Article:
Historian Doris Kearns Goodwin has a great new interview with President Obama in Vanity Fair. In the wide-ranging interview, they discuss Abraham Lincoln, Obama’s biggest regrets from his time in office, and how a visit to the pyramids reminded Obama that cable news doesn’t really matter.
But perhaps the most intriguing bit was when, in a brief discussion of Obama’s plans for his post-presidency, Obama hinted that he planned to start speaking out more like an activist than a president.
There are “things,” he told Goodwin, “that in some ways I suspect I’m able to do better out of this office.” He elaborated that because of the “institutional constraints” of the presidency, “there are things I cannot say.”
He went on to essentially say he wanted to use his post-presidential bully pulpit more like an activist than a venerable elder statesman. “There are institutional obligations I have to carry out that are important for a president of the United States to carry out, but may not always align with what I think would move the ball down the field on the issues that I care most deeply about,” he said.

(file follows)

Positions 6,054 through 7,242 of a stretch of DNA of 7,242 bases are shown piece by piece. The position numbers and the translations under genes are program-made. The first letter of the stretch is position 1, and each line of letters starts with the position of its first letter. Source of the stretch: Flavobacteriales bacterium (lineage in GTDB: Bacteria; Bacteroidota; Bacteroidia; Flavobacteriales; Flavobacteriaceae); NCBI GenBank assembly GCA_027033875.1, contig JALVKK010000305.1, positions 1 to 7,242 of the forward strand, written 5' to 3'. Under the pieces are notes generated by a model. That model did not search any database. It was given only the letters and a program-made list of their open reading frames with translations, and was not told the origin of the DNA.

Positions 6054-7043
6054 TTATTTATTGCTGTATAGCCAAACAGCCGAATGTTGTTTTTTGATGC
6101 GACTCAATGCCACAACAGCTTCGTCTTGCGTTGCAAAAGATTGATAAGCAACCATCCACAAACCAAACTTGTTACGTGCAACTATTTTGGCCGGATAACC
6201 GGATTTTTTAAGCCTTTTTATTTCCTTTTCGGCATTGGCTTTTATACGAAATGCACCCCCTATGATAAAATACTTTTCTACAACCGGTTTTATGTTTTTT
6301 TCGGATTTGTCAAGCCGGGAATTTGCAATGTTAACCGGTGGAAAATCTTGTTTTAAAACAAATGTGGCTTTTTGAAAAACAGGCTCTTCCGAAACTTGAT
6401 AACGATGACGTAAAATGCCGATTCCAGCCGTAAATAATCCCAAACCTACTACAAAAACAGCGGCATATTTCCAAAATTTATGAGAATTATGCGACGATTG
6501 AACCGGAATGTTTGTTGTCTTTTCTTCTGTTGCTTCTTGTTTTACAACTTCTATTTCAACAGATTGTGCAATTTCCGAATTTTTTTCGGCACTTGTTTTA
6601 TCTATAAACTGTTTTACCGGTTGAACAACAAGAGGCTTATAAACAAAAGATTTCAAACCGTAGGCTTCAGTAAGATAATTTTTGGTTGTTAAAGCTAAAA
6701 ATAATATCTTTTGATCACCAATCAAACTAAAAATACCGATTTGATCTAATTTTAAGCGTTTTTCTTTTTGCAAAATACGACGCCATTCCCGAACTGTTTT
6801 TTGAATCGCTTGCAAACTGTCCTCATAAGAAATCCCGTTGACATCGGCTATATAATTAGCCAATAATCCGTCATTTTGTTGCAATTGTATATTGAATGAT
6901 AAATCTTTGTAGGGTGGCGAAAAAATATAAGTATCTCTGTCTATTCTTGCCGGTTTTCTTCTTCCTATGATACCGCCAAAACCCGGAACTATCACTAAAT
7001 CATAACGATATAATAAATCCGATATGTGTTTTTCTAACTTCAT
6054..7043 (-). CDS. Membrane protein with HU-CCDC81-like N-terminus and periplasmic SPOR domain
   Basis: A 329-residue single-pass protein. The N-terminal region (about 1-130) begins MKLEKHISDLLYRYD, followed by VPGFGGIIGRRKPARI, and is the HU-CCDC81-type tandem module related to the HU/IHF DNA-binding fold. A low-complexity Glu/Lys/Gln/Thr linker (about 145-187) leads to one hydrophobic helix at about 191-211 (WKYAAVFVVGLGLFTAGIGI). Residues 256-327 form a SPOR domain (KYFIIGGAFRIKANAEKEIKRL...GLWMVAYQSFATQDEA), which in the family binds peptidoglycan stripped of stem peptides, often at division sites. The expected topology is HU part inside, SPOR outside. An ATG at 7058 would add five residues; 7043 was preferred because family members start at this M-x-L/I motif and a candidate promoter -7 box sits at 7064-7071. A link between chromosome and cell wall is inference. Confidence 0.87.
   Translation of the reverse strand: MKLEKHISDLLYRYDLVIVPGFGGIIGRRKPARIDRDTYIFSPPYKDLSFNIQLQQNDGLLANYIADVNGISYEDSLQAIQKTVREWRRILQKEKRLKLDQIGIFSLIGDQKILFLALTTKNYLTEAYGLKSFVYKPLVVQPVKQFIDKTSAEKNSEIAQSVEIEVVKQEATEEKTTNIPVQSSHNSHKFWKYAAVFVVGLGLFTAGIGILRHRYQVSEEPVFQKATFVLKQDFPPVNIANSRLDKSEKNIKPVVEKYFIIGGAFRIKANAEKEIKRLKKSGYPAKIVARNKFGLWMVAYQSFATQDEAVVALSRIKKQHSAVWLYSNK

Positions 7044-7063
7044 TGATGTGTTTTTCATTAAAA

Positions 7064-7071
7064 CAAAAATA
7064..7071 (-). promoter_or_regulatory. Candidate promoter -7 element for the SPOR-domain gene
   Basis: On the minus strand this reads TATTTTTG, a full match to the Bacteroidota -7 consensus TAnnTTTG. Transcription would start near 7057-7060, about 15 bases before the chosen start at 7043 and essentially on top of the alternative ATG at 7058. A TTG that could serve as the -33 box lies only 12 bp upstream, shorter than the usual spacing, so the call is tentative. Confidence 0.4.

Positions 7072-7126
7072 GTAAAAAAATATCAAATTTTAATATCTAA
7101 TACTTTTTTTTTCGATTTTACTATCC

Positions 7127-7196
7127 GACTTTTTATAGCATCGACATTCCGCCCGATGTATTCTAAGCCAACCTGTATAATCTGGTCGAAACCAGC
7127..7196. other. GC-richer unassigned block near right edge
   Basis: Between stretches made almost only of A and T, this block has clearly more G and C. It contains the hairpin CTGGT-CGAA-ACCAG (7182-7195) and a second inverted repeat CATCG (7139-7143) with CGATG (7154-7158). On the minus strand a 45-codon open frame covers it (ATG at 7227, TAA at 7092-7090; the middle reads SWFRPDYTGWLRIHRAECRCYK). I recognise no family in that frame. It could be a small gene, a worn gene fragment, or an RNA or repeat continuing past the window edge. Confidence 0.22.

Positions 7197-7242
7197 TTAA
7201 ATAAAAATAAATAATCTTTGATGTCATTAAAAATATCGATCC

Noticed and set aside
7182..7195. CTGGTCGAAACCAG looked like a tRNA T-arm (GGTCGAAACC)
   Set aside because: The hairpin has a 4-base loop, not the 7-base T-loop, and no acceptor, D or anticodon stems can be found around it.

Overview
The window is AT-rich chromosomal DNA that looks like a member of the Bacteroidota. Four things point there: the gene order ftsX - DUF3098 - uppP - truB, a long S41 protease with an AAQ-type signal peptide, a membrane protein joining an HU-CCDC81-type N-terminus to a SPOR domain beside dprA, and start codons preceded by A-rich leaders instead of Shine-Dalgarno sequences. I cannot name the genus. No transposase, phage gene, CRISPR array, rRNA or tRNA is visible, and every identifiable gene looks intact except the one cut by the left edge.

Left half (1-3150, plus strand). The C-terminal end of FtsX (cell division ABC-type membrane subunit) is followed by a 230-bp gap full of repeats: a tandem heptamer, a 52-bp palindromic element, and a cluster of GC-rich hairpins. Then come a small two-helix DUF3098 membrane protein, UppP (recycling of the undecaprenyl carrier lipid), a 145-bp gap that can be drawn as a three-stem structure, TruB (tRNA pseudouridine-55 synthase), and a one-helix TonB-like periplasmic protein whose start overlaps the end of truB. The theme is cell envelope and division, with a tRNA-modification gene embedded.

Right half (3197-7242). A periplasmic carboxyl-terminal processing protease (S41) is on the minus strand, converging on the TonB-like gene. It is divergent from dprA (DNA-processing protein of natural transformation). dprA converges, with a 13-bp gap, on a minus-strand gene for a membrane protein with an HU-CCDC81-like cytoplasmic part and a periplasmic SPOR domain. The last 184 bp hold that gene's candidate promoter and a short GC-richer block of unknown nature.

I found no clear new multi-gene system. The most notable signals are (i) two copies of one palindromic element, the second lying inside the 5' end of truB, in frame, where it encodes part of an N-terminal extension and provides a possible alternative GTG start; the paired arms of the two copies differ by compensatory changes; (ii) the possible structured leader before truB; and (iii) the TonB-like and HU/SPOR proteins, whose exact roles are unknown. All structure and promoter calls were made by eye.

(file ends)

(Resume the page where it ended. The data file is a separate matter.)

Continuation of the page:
And while vague, this is an intriguing hint that Obama is thinking about being a very different ex-president than we’ve been used to.
This gentleman is the village elder and a visitor must greet him immediately after greeting the chief. I asked him how old he was. He took a moment to think and said he was 188 years old. I took a moment to answer and told him he was definitely the oldest person I had ever met.
Erin Wasson, the fashion party MVP, was at a presentation Friday night at the Hotel Particulier in Lower Manhattan for the Los Angeles label The Elder Statesman. “I’m a grown-ass woman,” she said in response to a description of her walk during Alexander Wang’s show last season as sexy and confident. She said it like it was a given, like there was no other way for a woman to strut, down the street or down a runway. For More